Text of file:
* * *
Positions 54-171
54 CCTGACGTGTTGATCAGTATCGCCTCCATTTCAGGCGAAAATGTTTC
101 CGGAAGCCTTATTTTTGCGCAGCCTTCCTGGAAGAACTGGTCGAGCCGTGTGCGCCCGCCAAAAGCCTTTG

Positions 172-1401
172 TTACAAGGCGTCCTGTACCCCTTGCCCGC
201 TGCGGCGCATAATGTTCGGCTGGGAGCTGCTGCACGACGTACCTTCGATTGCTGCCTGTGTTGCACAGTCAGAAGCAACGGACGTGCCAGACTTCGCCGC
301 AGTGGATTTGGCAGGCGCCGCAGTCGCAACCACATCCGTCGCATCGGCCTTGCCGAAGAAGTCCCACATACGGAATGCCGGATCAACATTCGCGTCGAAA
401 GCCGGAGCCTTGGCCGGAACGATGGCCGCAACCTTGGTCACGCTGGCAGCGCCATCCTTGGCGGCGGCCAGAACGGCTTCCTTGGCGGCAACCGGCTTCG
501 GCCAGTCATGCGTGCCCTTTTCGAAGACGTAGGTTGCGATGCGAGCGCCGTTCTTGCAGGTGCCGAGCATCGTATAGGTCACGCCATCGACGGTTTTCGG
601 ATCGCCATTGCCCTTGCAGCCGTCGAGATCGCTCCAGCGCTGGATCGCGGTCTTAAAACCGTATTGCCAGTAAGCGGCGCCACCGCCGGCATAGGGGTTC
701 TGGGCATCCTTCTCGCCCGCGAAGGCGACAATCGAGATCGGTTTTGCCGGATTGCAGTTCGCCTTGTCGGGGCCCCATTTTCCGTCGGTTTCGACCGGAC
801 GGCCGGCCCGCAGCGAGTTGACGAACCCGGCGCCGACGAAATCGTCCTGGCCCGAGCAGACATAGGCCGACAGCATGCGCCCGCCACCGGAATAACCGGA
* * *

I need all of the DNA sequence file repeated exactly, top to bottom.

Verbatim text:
Positions 54-171
54 CCTGACGTGTTGATCAGTATCGCCTCCATTTCAGGCGAAAATGTTTC
101 CGGAAGCCTTATTTTTGCGCAGCCTTCCTGGAAGAACTGGTCGAGCCGTGTGCGCCCGCCAAAAGCCTTTG

Positions 172-1401
172 TTACAAGGCGTCCTGTACCCCTTGCCCGC
201 TGCGGCGCATAATGTTCGGCTGGGAGCTGCTGCACGACGTACCTTCGATTGCTGCCTGTGTTGCACAGTCAGAAGCAACGGACGTGCCAGACTTCGCCGC
301 AGTGGATTTGGCAGGCGCCGCAGTCGCAACCACATCCGTCGCATCGGCCTTGCCGAAGAAGTCCCACATACGGAATGCCGGATCAACATTCGCGTCGAAA
401 GCCGGAGCCTTGGCCGGAACGATGGCCGCAACCTTGGTCACGCTGGCAGCGCCATCCTTGGCGGCGGCCAGAACGGCTTCCTTGGCGGCAACCGGCTTCG
501 GCCAGTCATGCGTGCCCTTTTCGAAGACGTAGGTTGCGATGCGAGCGCCGTTCTTGCAGGTGCCGAGCATCGTATAGGTCACGCCATCGACGGTTTTCGG
601 ATCGCCATTGCCCTTGCAGCCGTCGAGATCGCTCCAGCGCTGGATCGCGGTCTTAAAACCGTATTGCCAGTAAGCGGCGCCACCGCCGGCATAGGGGTTC
701 TGGGCATCCTTCTCGCCCGCGAAGGCGACAATCGAGATCGGTTTTGCCGGATTGCAGTTCGCCTTGTCGGGGCCCCATTTTCCGTCGGTTTCGACCGGAC
801 GGCCGGCCCGCAGCGAGTTGACGAACCCGGCGCCGACGAAATCGTCCTGGCCCGAGCAGACATAGGCCGACAGCATGCGCCCGCCACCGGAATAACCGGA